India and China has the Huge Market Size of Islamic Finance Products

In its 2012 Islamic Wealth Management Report, “The path to corporate transformation — converting a company to Islam”, Bank Sarasin reviews the complexities of converting a business to Islam, a topic which is rarely discussed or written about. Conversion is complicated by the need to address every aspect of a business, the lack of broadly accepted standards and regulations, and differences in the Muslim world itself. The report, released yesterday, is the bank’s third on Islamic Wealth Management.

Converting a business to Islam can increase the value of a company by 18-25 per cent due to the scarcity of genuine Islamic investments. But the conversion process is arduous, extending from the design to distribution and beyond, to how the company spends its profits.

As Sarasin notes, the market potential is massive, with the global Muslim population expected to increase by 26 per cent to 2030, to 2.2 billion, rivalling China and India in terms of market size. The Muslim market segments in India and China alone are larger than some countries’ populations, estimated at 140 million and 40 million respectively. Demographics are also compelling, with 43 per cent of Muslims under the age of 25.

Fares Mourad, Head of Islamic Finance, Bank Sarasin & Co Ltd, commented: "Questions from an Omani businessman sparked this report. We found there was almost no information on this topic, so, with the benefit of our practical expertise given our unique Islamic Wealth Management services, we wrote this Report. We’re providing our clients and other investors with much needed information and advice.

As Muslims become an increasingly important segment of the global economy, the conversion of a company to Islam will become a greater issue — for entrepreneurs, executives and investors." Conversion also involves social, political, and financial risks. Extra costs may be associated with Sharia compliance, since a religious audit is required. Marketing is also complex, given the differences in interpretation of Islamic law and observance by Muslims globally. Beyond market factors, governance, legal and financial implications must be considered.

The Report also calls for the GCC (Gulf Cooperation Council) to take a leadership role by establishing standards for the registration of Islamic investment products with one regulator. This would allow asset managers to market products to clients across the Gulf without the lengthy and costly registration process now required since products must now comply with different regulations in Bahrain, Kuwait, Saudi Arabia, Qatar and the UAE. The Report notes the leadership demonstrated by Malaysia, not only in terms of Islamic finance, but with regard to halal production.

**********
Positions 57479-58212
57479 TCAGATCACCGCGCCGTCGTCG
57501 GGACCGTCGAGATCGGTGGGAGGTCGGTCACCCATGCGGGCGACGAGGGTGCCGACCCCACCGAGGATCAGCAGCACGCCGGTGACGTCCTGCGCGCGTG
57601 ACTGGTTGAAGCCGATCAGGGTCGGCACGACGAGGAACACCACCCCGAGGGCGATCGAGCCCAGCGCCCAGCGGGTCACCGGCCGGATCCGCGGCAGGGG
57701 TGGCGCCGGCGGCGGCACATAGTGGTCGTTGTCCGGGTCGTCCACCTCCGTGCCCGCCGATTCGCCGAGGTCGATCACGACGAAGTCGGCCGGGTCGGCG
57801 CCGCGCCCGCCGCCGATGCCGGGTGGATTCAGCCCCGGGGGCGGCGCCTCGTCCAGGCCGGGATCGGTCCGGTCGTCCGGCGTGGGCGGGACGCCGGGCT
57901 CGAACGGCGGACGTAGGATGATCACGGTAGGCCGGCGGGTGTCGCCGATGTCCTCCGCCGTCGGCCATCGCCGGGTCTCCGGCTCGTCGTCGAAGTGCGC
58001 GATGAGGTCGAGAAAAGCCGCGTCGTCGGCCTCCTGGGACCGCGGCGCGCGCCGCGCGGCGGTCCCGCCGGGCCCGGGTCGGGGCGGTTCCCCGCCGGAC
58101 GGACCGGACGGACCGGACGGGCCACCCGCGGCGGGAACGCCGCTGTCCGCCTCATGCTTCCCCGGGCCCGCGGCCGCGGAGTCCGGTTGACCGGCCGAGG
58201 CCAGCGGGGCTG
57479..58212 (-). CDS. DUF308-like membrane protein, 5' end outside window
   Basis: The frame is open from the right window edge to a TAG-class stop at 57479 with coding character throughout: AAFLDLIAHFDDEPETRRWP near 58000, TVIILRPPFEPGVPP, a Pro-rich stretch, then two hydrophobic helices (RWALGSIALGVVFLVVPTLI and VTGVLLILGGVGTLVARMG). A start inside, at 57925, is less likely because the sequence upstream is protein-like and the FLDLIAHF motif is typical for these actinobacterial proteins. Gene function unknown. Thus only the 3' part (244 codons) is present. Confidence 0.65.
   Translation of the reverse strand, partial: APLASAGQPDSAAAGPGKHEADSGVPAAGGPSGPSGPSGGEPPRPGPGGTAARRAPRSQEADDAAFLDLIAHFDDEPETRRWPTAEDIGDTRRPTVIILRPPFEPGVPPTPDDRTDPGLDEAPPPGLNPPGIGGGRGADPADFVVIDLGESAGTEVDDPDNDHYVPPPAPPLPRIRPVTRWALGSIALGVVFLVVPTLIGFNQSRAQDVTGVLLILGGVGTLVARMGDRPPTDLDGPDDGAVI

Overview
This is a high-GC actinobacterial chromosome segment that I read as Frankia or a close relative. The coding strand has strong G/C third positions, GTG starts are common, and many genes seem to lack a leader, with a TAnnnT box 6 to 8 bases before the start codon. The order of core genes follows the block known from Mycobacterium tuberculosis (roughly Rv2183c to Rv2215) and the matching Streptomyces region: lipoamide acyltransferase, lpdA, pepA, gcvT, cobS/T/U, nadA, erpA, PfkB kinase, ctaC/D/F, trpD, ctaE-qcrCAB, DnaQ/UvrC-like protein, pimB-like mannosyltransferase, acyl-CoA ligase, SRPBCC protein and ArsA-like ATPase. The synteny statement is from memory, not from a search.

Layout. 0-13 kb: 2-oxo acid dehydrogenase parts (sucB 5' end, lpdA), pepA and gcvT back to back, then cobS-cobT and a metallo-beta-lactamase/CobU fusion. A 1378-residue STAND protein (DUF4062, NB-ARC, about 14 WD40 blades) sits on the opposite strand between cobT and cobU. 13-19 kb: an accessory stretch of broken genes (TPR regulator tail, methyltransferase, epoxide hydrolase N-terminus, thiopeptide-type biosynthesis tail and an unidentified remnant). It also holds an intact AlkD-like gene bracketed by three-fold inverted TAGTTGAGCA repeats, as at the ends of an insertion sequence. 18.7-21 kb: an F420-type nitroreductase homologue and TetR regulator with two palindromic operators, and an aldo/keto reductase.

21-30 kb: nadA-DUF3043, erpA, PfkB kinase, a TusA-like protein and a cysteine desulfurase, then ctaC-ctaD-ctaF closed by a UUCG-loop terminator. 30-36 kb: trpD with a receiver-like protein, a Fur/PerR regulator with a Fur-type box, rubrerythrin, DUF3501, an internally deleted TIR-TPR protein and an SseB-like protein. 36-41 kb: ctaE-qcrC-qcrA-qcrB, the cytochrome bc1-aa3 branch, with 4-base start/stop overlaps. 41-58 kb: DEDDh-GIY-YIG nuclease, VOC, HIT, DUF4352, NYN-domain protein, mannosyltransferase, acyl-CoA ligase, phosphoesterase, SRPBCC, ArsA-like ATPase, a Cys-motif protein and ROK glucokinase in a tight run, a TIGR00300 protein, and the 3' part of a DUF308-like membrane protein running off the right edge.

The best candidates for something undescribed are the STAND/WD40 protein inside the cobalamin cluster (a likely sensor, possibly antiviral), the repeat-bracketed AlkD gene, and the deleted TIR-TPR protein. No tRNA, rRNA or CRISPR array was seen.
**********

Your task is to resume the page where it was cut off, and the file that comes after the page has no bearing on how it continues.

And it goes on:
The report also reviews:
Developments in Islamic Finance in 2011: Progress was made, driven by vigorous underlying trends. Volume, geographic reach and quality all increased in 2011.

What asset classes should be held by families: Family wealth needs to be reviewed from the perspective of non-bankable and bankable assets to ensure a secure and productive mix of assets. The word “productive” may not refer to returns, but to the purpose served by bankable assets.

The resurgence of the Sukuk market in 2011 and opportunities in 2012: The Muslim investor gained halal alternatives to conventional bonds as yields surged. Market size increased almost 45 per cent to $180 billion. Volumes are expected to increase, with new issuers and those who delayed in 2011 coming to the market in 2012.
 
The lack of alternative investments for Muslim investors: Options are limited by Sharia considerations, with futures not allowed and Muslim investors continuing to disdain hedge funds despite approval by many scholars.
 
Islamic equities’ performance in 2011: While most Islamic indexes fell in 2011 many outperformed conventional indexes because Islamic criteria screens out most financial stocks. As an example, the Dow Jones Islamic Market Pakistan Index, while down 1.06 per cent, beat the conventional Dow Jones Pakistan Index by more than 16 per cent. Muslim investment criteria may lower risk.
 
The legal complexities of converting a business to Islam, contributed by law firm Al Tamimi and Company: The structure of business arrangements, investments and debts, and licensing must all be reviewed, with a Sharia board or consultant overseeing compliance.
 
Bank Sarasin is one of the only Swiss private banks to offer a full-spectrum of Sharia-compliant wealth management products and services. Launched in 2009, Sarasin’s Islamic Wealth Management combines services such as estate and succession planning, financing and asset management with such money market and structured products as Wakala, Murabaha and Maraya.

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